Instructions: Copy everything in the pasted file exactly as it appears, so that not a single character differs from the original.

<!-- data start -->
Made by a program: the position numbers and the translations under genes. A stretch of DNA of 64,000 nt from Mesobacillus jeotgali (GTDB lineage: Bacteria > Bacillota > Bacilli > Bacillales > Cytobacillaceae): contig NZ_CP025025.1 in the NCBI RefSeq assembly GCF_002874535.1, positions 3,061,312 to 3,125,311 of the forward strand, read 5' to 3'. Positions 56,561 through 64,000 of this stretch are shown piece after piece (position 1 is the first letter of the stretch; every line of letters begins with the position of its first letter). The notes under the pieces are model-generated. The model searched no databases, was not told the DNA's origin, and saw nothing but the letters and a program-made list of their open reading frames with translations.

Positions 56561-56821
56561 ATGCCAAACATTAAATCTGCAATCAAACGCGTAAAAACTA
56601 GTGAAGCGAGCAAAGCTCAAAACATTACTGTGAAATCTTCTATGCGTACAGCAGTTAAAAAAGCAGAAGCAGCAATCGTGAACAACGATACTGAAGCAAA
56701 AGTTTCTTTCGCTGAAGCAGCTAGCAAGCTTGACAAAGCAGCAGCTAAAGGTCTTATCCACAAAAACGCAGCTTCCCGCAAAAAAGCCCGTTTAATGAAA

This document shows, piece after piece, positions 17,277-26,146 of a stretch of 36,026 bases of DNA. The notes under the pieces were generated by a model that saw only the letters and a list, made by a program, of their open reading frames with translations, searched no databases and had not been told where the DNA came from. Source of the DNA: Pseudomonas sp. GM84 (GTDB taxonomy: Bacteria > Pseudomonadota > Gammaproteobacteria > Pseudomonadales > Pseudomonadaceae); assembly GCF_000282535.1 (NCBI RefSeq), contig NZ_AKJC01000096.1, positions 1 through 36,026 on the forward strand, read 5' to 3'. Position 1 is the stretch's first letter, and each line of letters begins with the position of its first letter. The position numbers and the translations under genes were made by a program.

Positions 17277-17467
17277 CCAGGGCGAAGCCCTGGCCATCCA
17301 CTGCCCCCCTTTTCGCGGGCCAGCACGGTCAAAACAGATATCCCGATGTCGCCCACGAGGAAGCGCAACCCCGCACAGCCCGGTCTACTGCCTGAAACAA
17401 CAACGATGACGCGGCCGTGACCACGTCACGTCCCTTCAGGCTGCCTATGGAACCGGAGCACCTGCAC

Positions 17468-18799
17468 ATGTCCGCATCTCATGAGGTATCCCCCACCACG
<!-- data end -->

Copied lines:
Made by a program: the position numbers and the translations under genes. A stretch of DNA of 64,000 nt from Mesobacillus jeotgali (GTDB lineage: Bacteria > Bacillota > Bacilli > Bacillales > Cytobacillaceae): contig NZ_CP025025.1 in the NCBI RefSeq assembly GCF_002874535.1, positions 3,061,312 to 3,125,311 of the forward strand, read 5' to 3'. Positions 56,561 through 64,000 of this stretch are shown piece after piece (position 1 is the first letter of the stretch; every line of letters begins with the position of its first letter). The notes under the pieces are model-generated. The model searched no databases, was not told the DNA's origin, and saw nothing but the letters and a program-made list of their open reading frames with translations.

Positions 56561-56821
56561 ATGCCAAACATTAAATCTGCAATCAAACGCGTAAAAACTA
56601 GTGAAGCGAGCAAAGCTCAAAACATTACTGTGAAATCTTCTATGCGTACAGCAGTTAAAAAAGCAGAAGCAGCAATCGTGAACAACGATACTGAAGCAAA
56701 AGTTTCTTTCGCTGAAGCAGCTAGCAAGCTTGACAAAGCAGCAGCTAAAGGTCTTATCCACAAAAACGCAGCTTCCCGCAAAAAAGCCCGTTTAATGAAA

This document shows, piece after piece, positions 17,277-26,146 of a stretch of 36,026 bases of DNA. The notes under the pieces were generated by a model that saw only the letters and a list, made by a program, of their open reading frames with translations, searched no databases and had not been told where the DNA came from. Source of the DNA: Pseudomonas sp. GM84 (GTDB taxonomy: Bacteria > Pseudomonadota > Gammaproteobacteria > Pseudomonadales > Pseudomonadaceae); assembly GCF_000282535.1 (NCBI RefSeq), contig NZ_AKJC01000096.1, positions 1 through 36,026 on the forward strand, read 5' to 3'. Position 1 is the stretch's first letter, and each line of letters begins with the position of its first letter. The position numbers and the translations under genes were made by a program.

Positions 17277-17467
17277 CCAGGGCGAAGCCCTGGCCATCCA
17301 CTGCCCCCCTTTTCGCGGGCCAGCACGGTCAAAACAGATATCCCGATGTCGCCCACGAGGAAGCGCAACCCCGCACAGCCCGGTCTACTGCCTGAAACAA
17401 CAACGATGACGCGGCCGTGACCACGTCACGTCCCTTCAGGCTGCCTATGGAACCGGAGCACCTGCAC

Positions 17468-18799
17468 ATGTCCGCATCTCATGAGGTATCCCCCACCACG